The body of Jovan Belcher, who killed the mother of his child and then took his own life on Dec. 1, 2012, was exhumed at his family's request from a Bay Shore, N.Y., cemetery on Long Island (where Belcher was from), Dirk Vandever, an attorney working with the Belcher family, told Sam Mellinger of The Kansas City Star.
This is believed to be the first exhumation of a former NFL player.
Belcher shot longtime girlfriend Kasandra Perkins nine times at the home they shared in Kansas City before he shot himself in the head at the Chiefs' practice facility.
“If his brain had been examined [when he died], we’d have a better understanding of why he did what he did,” said Bennet Omalu, who is credited with discovering the brain disease chronic traumatic encephalopathy (CTE) and was featured in the "League of Denial" documentary. “We would have a better understanding about concussions and playing football, and we would advance the understanding of the science of all of this.”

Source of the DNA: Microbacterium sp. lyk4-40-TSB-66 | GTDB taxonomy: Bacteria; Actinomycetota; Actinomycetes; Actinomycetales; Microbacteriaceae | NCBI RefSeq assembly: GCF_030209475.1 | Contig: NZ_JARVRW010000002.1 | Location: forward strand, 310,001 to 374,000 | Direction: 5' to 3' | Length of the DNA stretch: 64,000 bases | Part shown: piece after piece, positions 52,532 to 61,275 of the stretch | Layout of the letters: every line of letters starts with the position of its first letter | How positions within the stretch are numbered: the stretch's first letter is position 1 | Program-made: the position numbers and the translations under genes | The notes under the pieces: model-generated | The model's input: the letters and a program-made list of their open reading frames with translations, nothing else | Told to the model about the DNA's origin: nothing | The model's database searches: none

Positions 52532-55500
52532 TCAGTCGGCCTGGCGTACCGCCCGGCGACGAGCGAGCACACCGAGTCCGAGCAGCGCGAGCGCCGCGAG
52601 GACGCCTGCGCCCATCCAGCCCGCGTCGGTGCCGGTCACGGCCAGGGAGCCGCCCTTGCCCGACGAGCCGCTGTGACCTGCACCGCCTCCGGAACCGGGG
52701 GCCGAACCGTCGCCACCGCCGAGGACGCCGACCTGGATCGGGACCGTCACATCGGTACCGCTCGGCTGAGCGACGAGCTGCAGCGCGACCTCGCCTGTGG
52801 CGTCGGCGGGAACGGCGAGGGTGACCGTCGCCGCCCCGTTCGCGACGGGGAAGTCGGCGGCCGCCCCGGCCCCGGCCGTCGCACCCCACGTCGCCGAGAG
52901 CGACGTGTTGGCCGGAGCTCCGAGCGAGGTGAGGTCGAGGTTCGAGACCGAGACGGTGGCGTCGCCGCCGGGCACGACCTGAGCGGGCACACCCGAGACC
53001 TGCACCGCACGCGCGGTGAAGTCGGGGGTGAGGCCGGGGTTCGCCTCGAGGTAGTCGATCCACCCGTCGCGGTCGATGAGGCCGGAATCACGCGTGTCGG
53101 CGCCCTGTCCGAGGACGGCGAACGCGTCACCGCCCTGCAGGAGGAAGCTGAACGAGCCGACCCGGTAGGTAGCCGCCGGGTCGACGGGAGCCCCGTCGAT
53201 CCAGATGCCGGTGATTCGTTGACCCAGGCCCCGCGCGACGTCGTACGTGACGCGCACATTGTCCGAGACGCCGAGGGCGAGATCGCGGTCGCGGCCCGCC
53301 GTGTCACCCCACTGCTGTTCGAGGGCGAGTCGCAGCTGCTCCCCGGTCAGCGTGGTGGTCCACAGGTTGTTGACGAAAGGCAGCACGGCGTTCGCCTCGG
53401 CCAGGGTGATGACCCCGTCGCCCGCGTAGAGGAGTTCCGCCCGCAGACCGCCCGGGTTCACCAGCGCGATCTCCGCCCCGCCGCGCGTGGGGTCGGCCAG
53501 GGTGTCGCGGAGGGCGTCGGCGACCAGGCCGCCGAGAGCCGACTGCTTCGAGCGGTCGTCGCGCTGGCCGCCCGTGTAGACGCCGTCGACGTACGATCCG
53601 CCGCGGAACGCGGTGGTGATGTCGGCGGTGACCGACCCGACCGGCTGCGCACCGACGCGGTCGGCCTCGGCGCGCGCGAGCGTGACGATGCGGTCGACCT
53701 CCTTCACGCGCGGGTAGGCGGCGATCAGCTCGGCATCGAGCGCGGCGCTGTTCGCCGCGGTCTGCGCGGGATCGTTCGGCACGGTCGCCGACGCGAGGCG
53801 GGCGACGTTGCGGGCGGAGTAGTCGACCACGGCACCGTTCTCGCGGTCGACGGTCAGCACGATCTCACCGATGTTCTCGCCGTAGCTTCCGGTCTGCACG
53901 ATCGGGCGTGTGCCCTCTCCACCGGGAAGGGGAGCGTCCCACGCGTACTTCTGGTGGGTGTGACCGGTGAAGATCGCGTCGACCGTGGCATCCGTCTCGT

CTE, a degenerative disease caused by repeated blows to the head, has been linked to depression, dementia, confusion, memory loss, aggression and sometimes suicide.
Boston University's Center for the Study of Traumatic Encephalopathy has found the disease in 45 of the 46 former NFL players it has studied.
Belcher played four seasons for the Chiefs and didn't have any documented history of concussions. But his friends told Bleacher Report last month that Belcher had suffered multiple concussions and had become unpredictable and irritable in the months leading up to the murder-suicide.
Omalu, who discovered CTE in an autopsy of former Steelers and Chiefs center Mike Webster and is the chief medical examiner of San Joaquin County in California, said he “would bet one month’s salary that [Belcher] had CTE,” and that the local medical examiner should have performed a test for it.